September 23, 2012
This acrostic poem appears at the end of Proverbs. I don’t know why our bishops would include it unless they wanted to give people like me a chance to object. Alas, I fear their motives were other. The reading brings to mind a late relative of mine, a woman who shall be nameless: “At our church, we had a women’s group studying women in the Bible. We decided that the Bible says women should be subordinate to men, and we like it that way.” This is not my idea of wisdom.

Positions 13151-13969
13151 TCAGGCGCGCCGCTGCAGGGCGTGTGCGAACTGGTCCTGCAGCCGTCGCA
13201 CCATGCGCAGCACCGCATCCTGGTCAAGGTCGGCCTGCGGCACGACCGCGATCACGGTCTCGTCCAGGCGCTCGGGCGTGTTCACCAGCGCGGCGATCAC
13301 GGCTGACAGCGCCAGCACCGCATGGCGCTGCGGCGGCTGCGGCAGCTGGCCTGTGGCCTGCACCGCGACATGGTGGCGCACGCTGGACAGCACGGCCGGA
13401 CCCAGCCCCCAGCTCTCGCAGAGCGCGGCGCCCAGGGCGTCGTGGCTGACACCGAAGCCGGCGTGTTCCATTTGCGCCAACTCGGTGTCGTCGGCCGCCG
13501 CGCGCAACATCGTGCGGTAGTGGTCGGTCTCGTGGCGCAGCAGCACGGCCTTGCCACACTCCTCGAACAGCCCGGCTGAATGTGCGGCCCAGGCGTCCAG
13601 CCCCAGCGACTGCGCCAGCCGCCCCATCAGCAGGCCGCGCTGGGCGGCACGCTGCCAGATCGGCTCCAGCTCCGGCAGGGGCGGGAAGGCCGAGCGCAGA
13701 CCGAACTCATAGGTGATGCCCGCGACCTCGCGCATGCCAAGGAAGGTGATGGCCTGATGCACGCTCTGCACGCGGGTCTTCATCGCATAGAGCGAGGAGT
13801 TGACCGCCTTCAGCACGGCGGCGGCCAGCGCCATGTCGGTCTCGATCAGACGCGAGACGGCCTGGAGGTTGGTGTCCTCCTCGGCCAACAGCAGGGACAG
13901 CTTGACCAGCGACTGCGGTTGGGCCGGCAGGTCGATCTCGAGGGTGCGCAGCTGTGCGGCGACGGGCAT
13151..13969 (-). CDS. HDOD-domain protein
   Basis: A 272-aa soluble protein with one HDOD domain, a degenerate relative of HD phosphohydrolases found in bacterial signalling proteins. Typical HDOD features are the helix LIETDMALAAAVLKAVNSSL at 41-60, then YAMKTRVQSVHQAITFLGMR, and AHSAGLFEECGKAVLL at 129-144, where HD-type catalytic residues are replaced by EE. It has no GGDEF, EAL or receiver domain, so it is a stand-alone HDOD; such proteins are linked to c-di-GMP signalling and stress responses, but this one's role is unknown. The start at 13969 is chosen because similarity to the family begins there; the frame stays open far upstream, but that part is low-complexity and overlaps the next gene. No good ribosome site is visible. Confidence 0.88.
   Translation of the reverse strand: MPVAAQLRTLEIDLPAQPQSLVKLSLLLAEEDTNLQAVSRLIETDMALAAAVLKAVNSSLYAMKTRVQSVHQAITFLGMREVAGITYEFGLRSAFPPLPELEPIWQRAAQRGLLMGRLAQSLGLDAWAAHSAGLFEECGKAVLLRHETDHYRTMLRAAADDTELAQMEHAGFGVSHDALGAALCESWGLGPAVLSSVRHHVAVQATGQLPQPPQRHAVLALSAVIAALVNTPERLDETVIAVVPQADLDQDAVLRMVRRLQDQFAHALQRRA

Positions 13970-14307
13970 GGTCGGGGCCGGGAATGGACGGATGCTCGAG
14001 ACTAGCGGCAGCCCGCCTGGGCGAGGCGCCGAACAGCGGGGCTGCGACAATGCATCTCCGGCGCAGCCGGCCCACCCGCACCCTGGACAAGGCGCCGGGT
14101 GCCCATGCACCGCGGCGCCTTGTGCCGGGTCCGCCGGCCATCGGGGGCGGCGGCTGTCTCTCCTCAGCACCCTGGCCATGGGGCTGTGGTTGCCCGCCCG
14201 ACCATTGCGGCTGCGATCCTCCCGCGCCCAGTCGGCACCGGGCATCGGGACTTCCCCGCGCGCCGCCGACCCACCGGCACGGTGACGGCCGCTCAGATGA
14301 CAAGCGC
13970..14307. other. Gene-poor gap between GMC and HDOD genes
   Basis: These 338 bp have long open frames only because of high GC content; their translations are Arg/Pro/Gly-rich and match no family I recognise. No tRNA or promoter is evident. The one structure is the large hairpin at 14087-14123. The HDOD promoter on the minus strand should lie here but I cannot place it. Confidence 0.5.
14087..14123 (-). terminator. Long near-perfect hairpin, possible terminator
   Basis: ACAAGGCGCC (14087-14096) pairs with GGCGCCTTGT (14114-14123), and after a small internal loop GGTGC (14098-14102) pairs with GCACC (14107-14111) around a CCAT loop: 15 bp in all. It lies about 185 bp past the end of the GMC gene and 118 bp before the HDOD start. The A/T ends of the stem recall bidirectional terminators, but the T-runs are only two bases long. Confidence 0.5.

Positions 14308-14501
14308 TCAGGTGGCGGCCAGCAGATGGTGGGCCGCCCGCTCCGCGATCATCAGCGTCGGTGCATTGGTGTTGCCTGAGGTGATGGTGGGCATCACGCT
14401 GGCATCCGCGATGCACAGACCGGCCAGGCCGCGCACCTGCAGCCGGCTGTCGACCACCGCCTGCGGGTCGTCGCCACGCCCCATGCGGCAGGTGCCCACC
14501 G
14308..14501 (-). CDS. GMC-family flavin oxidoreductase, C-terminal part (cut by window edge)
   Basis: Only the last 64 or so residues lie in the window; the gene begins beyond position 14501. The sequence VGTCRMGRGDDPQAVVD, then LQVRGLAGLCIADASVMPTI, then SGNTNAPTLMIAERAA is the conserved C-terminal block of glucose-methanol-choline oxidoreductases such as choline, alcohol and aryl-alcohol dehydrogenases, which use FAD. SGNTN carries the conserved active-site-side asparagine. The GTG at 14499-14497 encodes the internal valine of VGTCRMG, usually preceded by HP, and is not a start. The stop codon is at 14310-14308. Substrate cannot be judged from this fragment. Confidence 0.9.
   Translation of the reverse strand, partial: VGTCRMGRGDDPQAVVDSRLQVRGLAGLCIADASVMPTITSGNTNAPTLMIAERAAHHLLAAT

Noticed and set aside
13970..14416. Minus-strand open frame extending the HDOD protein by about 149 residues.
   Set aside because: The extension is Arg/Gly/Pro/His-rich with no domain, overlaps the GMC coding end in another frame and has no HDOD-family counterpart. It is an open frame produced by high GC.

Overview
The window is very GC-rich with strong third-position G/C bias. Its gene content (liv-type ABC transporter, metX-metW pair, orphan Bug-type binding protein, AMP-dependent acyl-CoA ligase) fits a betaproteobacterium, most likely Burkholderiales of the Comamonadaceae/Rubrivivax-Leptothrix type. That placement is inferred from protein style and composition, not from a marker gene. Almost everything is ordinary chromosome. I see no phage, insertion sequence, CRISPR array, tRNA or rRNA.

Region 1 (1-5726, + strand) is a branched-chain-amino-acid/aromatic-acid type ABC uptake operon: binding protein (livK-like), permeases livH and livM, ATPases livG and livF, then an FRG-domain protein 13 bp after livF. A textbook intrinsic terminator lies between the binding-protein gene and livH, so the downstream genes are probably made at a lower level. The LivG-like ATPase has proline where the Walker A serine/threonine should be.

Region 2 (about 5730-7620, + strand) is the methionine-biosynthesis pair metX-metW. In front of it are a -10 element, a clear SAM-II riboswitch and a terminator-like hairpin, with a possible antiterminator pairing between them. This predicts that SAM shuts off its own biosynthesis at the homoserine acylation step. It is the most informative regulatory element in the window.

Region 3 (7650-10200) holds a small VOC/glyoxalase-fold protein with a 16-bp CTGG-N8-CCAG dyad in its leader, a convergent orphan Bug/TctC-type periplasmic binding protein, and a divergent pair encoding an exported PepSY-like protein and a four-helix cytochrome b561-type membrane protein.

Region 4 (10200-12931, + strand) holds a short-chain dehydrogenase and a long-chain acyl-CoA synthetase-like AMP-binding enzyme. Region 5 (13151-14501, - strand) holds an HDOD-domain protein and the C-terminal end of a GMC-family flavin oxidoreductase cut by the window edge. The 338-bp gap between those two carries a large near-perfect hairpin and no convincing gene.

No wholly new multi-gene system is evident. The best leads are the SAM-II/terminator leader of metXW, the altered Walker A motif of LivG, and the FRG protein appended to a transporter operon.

James 3:13 – 4:3, 7-8a
Wisdom is here treated as a grace from God, perhaps an inspiration. James doesn’t mean wisdom in the common sense of the word today, the ability to observe closely and predict an outcome of what is observed. He means by “wisdom” a good heart, sympathy, generosity, selflessness, what Laurence Sterne called the softer passions. Sterne thought they were part of human nature, but had to be nurtured so as to prevail over the equally natural passions of greed and selfishness. But James is not concerned with faculty psychology. For him goodness is God-given. Ask and you will receive both wisdom and its rewards.